now you might say that dreams don't have any language. its only a series of images passing through our sub-conscious mind. but by that logic everything we see in our waking state is also only a series of images. in fact, if we think about it, everything we think about in our waking and dream states are composed of nothing but thoughts. our dreams are also, therefore, a series of thoughts. (for more about thoughts read 'bundle of thoughts')
and we think our thoughts in a chosen language. and for some, this is not necessarily the language you speak in. some of us think in one language and then translate these thoughts into another language before we speak. and therefore, the language we speak most comfortably in is the language we think in. even if you are a multi-lingual person, you would still be thinking in one default language.
and the most amazing thing is that we even see objects in a particular language! because whenever we see anything we always label it and then use these labels to relate, recognise, understand and experience the objects and events revolving around those objects.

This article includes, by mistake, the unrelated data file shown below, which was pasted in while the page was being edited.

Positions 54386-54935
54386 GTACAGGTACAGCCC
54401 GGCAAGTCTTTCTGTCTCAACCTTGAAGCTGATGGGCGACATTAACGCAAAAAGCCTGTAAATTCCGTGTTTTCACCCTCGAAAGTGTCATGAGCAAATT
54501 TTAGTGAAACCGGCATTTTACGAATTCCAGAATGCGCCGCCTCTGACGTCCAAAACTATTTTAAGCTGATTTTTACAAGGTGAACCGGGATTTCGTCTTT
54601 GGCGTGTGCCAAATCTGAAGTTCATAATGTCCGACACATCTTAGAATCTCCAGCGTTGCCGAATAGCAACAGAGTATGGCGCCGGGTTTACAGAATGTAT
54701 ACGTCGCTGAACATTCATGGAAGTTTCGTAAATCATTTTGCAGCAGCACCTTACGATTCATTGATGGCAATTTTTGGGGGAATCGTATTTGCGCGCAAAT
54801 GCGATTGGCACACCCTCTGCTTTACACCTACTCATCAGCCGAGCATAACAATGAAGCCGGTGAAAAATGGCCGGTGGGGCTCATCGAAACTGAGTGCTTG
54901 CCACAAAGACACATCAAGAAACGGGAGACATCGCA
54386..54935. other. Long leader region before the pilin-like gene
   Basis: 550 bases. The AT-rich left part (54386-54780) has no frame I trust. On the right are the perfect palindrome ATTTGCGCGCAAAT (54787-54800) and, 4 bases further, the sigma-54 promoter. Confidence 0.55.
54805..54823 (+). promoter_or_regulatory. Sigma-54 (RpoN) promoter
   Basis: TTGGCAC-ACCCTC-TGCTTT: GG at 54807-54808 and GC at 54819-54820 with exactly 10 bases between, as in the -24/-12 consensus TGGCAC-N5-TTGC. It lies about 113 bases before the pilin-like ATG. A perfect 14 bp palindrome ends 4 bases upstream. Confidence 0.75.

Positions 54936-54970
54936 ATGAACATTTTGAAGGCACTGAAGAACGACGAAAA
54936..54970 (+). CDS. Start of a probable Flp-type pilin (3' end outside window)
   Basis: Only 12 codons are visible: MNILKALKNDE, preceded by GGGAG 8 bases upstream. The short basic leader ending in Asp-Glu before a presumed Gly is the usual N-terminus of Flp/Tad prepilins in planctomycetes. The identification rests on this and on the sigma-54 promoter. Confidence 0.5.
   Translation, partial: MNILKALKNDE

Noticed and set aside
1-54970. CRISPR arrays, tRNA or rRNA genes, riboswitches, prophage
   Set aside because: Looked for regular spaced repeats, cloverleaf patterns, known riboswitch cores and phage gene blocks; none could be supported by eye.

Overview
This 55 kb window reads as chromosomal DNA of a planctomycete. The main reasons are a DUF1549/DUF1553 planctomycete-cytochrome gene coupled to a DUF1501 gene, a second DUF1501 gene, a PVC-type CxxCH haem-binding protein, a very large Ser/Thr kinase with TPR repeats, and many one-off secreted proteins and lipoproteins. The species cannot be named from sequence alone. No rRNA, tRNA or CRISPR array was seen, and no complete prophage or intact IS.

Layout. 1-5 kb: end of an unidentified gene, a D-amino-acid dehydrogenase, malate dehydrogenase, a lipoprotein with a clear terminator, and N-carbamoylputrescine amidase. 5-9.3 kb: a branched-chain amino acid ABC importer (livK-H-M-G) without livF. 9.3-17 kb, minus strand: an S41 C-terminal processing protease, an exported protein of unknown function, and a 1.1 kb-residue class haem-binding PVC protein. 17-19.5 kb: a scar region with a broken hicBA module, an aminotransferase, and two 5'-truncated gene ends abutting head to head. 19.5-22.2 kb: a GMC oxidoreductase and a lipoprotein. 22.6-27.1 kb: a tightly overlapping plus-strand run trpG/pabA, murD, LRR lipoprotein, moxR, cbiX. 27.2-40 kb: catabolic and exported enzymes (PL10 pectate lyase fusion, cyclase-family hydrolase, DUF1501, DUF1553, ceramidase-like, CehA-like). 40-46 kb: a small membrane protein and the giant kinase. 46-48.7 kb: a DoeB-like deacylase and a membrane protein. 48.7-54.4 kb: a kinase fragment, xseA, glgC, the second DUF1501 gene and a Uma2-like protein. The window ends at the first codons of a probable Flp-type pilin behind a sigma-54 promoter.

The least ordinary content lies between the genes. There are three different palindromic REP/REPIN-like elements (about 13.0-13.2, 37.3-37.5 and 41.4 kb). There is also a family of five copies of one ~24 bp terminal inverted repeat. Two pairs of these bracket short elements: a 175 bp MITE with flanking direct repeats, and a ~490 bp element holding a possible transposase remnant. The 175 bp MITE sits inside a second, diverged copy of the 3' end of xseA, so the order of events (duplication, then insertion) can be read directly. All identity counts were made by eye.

imagine watching a 'rose'. in your mind you see a 'rose', if your default language of thought is english. alternately your mind would see a 'gulab' or a 'roja-pu' or a 'rosa-pu' or any other such name depending on your own language of thought!
but then, these are all my own random thoughts (in english :-) ). how about you? what's your language of thought? what language do you dream in?
Monday, October 22, 2007
we are all familiar with the phrase 'light spilled out' but not 'darkness spilled out'. this implies that light moves into areas where there is no light and drives away darkness, so to speak.
darkness can never drive away light. darkness cannot survive where there is light.
the same is also applicable to knowledge.
- knowledge drives away ignorance.
- ignorance cannot survive with knowledge.
- knowledge spreads ... not ignorance. (though rumors tend to spread like wild-fire :-) i believe rumors are a version of the truth!)
- we are never comfortable with ignorance (though we do say ignorance is bliss!)... knowledge never feels like a burden.
and now when you apply this to happiness,
- whenever the cause of sorrow is removed we become happy... it shines forth from within us.